There are 30,000 wind turbines in operation in Germany, many of which are starting to age. In 2019, 2000 rotor blades had to be discarded; in 2024, this figure will shoot up to 15,000. But where to put these up to 90-meter-long, 15-metric-ton behemoths? Researchers from the Fraunhofer Institute for Wood Research, Wilhelm-Klauditz-Institut, WKI have a solution: they used a new recycling technique to recover and process the balsa wood contained in the rotor blades into, for instance, insulation mats for buildings.
Old wind power generators have to be disposed of – whether due to material fatigue or simply because they are being replaced by larger and more efficient systems. A study by the Fraunhofer Institute for Chemical Technology ICT predicts that the 15,000 rotor blades that will have to be discarded in 2024 will be joined by another 72,000 in the subsequent three years. We already have environmentally friendly methods for disposing of the steel and concrete in the wind power generators, but recycling the rotor blades remains problematic.
Firmly bonded and nearly impossible to separate
Rotor blades are not made of steel. “That would be too heavy and inflexible. They are made largely of glass-fibre-reinforced plastic (GFRP) and balsa wood bonded with epoxy or polyester resin,” says Peter Meinlschmidt, project manager at the Fraunhofer Institute for Wood Research, Wilhelm-Klauditz-Institut, WKI in Braunschweig. This bond is extremely strong. It has to be: the rotor blades reach top speeds of more than 250 kilometres per hour, subjecting them to an enormous force. For single-origin recycling, however, this is precisely the problem, as it is very difficult to separate the individual components of the composite material.
A rotor blade contains around 15 cubic metres of balsa wood, which is not only one of the world’s lightest woods, but also extremely resistant to pressure. “That’s the key advantage of balsa over most plastic foams,” explains Meinlschmidt. Previously, there was no possibility to recover it when disposing of the old rotor blades. “Although it has hardly any energy content, it is burned as a composite material, usually in cement factories. The cement raw materials have to be heated up to about 1500 degrees Celsius before they coalesce and form cement clinker, so these factories require a great deal of energy. In addition, the melted glass fibres and the ash can later be added to the cement and replace portions of the quartz sand that would otherwise have to be input into the process.” But the number of cement plants in Germany is limited (there are 53 in total), and so is their need for rotor blades as combustion material.
Disassembling rotor blades with a water jet lance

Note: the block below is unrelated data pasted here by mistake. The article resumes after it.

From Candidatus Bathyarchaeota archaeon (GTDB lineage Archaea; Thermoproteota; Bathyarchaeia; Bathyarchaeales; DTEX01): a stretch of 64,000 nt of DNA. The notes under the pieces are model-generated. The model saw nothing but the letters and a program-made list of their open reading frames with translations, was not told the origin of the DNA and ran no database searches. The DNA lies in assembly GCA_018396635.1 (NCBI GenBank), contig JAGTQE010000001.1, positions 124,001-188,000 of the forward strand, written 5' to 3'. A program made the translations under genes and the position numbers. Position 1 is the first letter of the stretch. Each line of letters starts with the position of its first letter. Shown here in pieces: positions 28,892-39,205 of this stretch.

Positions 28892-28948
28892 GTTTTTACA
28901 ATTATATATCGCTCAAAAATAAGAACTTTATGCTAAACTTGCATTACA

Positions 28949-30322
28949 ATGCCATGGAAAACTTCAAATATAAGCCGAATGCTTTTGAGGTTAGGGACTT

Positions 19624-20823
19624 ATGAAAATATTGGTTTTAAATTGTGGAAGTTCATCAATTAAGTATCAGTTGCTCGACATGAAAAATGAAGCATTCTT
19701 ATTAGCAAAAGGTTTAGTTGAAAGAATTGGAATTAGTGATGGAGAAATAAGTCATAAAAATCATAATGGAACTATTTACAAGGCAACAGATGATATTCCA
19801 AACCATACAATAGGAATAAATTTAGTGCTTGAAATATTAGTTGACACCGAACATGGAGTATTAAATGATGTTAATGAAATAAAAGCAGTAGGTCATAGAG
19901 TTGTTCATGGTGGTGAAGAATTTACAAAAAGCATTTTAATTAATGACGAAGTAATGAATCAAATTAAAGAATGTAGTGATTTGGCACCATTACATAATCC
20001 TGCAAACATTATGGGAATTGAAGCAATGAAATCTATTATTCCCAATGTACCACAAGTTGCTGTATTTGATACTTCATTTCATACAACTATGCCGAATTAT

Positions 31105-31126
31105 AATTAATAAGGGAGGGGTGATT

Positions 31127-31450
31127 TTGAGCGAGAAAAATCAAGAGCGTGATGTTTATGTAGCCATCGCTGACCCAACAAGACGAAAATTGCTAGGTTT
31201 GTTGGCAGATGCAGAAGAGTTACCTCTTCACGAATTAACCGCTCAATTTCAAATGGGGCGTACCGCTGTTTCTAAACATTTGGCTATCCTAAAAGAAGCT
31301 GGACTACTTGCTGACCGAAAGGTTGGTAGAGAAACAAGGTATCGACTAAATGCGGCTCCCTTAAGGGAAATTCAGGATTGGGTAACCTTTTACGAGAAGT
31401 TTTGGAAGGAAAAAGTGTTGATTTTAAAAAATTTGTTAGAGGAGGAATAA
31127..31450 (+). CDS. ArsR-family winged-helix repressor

But there is still hope for getting the impending flood of rotor blades under control: Meinlschmidt and his team – Fraunhofer ICT colleagues and industry partners – have developed a new recycling technology. To recover and recycle the balsa from the rotor blades, the detached blades are disassembled on the spot. “The conventional approach is to use a band saw to cut the rotor blades into thirds or quarters, but this is a relatively complex process. That’s why we came up with the idea to try it with a water jet lance instead. And what do you know: it was much faster and better,” says an enthusiastic Meinlschmidt. The lance can be mounted on a special vehicle and controlled from there. “The tremendous thrust would make it extremely difficult to guide the lance by hand.” Then, while still on-site, the 10- to 20-metre-long rotor blade segments are fed into a mobile shredder that breaks them into pieces about the size of the palm of a hand.
Finally, the research team uses an impact mill to separate these pieces into their individual components. To this end, they are set in rotation and hurled against metal at high speed. As Meinlschmidt explains, “The composite material then breaks apart because the wood is viscoplastic, while glass fibres and resin are very hard.”
Insulating with rotor blades
At Fraunhofer WKI, the balsa pieces are processed to make, for instance, ultra-light-weight wood-fibre insulation mats. “Currently around 10 per cent of building insulation materials are made from renewable resources – there’s room for improvement here.” With a density of fewer than 20 kilograms per cubic meter, these mats are so far unique on the market and provide similarly good insulation to common polystyrene-based materials.
The recycled balsa can also be used to produce a novel, elastic wood foam. For this, it is ground to a very fine powder and combined with a foaming agent. The foam’s stability is created by the wood’s own cohesive forces, which render synthetic adhesives superfluous. The foam is suitable for use as an environmentally friendly insulating material, but also as a packaging material that can simply be disposed of in the paper recycling container.